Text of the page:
Reuters UK and other major news outlets are reporting the decision by European Union food safety experts to lift the 10-year ban on British beef exports to the EU.



The ban was put in place in 1996 when bovine spongiform encephalopathy (BSE) spread throughout Britain. Approximately 150 people who ate infected cow parts developed Creutzfeldt-Jakob Disease, the human version of BSE.



Reuters said the EU ban "ravaged Britain's beef industry, which saw its last full year of exports in 1995 when shipments to the bloc amounted to some 274,000 tonnes, worth 520 million pounds at the time. The main market was France."



Margaret Beckett, British farm and environment minister, released a statement saying: "This is excellent news for the British beef industry. This EU decision is a vindication of the controls on BSE and our efforts to eradicate the disease."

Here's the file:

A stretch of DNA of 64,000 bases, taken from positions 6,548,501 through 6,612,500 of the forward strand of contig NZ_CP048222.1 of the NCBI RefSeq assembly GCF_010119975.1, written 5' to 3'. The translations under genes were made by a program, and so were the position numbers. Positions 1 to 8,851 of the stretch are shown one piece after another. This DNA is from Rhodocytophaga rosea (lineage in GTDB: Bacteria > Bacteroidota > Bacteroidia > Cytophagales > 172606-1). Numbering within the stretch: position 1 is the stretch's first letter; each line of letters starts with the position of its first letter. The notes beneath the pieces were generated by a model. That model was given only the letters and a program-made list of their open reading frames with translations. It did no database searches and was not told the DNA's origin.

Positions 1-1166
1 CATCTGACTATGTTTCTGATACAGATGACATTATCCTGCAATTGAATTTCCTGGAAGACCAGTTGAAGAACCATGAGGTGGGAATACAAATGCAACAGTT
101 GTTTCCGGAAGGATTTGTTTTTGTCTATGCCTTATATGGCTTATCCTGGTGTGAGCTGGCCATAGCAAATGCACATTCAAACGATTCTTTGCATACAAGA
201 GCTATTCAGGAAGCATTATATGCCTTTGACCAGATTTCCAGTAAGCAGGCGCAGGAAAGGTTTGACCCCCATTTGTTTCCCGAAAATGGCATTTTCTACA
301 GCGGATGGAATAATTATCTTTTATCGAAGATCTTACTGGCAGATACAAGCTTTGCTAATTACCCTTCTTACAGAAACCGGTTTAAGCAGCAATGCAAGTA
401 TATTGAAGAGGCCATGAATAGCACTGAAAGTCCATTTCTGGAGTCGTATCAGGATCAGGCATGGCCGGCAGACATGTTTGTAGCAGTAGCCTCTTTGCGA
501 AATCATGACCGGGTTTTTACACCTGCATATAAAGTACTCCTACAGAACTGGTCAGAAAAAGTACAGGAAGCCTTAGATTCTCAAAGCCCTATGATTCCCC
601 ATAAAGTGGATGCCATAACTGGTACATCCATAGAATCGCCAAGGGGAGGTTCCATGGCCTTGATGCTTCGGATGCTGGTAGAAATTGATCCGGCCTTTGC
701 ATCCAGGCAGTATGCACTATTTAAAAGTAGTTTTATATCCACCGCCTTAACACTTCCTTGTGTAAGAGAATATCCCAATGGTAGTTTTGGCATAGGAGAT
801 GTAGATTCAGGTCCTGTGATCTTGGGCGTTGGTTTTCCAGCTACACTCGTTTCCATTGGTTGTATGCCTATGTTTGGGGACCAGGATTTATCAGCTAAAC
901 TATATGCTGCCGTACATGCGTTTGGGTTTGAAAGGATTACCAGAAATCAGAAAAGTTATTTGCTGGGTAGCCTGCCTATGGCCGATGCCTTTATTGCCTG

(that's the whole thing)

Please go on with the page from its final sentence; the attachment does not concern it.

Reuters said BSE cases have fallen sharply in Britain from a peak of 37,280 in 1992 to 161 in the first 10 months of 2005. A main condition for lifting the ban was for annual cases of cattle affected with the disease to be fewer than 200 per million.



SOURCE: Reuters.